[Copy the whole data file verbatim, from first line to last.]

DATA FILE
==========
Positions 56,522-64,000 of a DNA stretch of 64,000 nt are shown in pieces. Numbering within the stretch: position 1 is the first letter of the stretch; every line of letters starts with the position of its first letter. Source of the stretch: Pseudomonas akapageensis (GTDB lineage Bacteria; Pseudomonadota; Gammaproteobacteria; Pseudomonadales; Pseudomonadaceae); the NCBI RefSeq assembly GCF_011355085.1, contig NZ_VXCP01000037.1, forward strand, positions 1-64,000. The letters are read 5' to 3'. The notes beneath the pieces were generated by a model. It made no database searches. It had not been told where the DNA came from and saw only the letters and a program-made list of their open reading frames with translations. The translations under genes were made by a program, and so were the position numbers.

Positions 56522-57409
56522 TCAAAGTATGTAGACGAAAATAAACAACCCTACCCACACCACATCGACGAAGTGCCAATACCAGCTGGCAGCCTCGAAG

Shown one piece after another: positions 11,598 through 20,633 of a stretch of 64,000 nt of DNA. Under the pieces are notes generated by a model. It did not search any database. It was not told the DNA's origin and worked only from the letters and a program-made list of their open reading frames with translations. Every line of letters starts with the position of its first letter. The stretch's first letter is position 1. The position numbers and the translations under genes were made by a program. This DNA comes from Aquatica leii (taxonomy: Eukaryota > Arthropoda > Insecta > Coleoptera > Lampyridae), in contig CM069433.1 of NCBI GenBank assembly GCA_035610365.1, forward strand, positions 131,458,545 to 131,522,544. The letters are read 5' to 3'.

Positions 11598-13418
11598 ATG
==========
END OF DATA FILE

Positions 56,522-64,000 of a DNA stretch of 64,000 nt are shown in pieces. Numbering within the stretch: position 1 is the first letter of the stretch; every line of letters starts with the position of its first letter. Source of the stretch: Pseudomonas akapageensis (GTDB lineage Bacteria; Pseudomonadota; Gammaproteobacteria; Pseudomonadales; Pseudomonadaceae); the NCBI RefSeq assembly GCF_011355085.1, contig NZ_VXCP01000037.1, forward strand, positions 1-64,000. The letters are read 5' to 3'. The notes beneath the pieces were generated by a model. It made no database searches. It had not been told where the DNA came from and saw only the letters and a program-made list of their open reading frames with translations. The translations under genes were made by a program, and so were the position numbers.

Positions 56522-57409
56522 TCAAAGTATGTAGACGAAAATAAACAACCCTACCCACACCACATCGACGAAGTGCCAATACCAGCTGGCAGCCTCGAAG

Shown one piece after another: positions 11,598 through 20,633 of a stretch of 64,000 nt of DNA. Under the pieces are notes generated by a model. It did not search any database. It was not told the DNA's origin and worked only from the letters and a program-made list of their open reading frames with translations. Every line of letters starts with the position of its first letter. The stretch's first letter is position 1. The position numbers and the translations under genes were made by a program. This DNA comes from Aquatica leii (taxonomy: Eukaryota > Arthropoda > Insecta > Coleoptera > Lampyridae), in contig CM069433.1 of NCBI GenBank assembly GCA_035610365.1, forward strand, positions 131,458,545 to 131,522,544. The letters are read 5' to 3'.

Positions 11598-13418
11598 ATG